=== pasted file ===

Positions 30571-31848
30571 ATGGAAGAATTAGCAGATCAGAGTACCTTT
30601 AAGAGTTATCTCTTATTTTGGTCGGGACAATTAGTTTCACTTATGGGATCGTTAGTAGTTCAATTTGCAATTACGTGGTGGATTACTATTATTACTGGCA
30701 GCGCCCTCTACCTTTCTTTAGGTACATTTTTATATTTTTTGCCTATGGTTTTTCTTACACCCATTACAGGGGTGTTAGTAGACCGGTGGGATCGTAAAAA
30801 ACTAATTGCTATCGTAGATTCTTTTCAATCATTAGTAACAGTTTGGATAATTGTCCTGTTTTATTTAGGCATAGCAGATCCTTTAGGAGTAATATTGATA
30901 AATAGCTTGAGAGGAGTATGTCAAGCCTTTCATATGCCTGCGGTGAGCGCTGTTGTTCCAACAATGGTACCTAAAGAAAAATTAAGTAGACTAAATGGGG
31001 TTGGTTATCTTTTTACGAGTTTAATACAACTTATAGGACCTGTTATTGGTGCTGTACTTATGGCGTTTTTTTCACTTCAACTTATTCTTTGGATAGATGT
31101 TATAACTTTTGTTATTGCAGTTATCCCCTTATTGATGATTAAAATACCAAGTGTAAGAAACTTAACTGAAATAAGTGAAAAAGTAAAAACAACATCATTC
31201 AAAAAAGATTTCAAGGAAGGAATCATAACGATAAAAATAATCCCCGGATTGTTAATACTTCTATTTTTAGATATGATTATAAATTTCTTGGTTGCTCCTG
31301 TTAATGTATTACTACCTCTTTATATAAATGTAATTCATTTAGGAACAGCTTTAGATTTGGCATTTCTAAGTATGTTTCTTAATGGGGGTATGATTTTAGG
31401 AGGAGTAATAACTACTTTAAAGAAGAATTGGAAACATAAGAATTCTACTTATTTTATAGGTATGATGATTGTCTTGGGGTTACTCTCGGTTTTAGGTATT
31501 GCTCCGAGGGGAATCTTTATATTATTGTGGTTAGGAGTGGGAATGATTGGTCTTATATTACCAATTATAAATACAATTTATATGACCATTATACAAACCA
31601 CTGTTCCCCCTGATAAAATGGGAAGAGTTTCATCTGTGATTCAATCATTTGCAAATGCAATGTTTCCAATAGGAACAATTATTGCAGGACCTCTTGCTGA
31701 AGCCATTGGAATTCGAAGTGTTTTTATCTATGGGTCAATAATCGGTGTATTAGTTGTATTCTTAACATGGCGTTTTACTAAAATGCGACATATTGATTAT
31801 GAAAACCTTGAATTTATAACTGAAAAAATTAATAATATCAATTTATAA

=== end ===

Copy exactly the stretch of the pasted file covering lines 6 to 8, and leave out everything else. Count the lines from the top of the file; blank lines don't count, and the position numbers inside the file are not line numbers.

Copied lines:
30901 AATAGCTTGAGAGGAGTATGTCAAGCCTTTCATATGCCTGCGGTGAGCGCTGTTGTTCCAACAATGGTACCTAAAGAAAAATTAAGTAGACTAAATGGGG
31001 TTGGTTATCTTTTTACGAGTTTAATACAACTTATAGGACCTGTTATTGGTGCTGTACTTATGGCGTTTTTTTCACTTCAACTTATTCTTTGGATAGATGT
31101 TATAACTTTTGTTATTGCAGTTATCCCCTTATTGATGATTAAAATACCAAGTGTAAGAAACTTAACTGAAATAAGTGAAAAAGTAAAAACAACATCATTC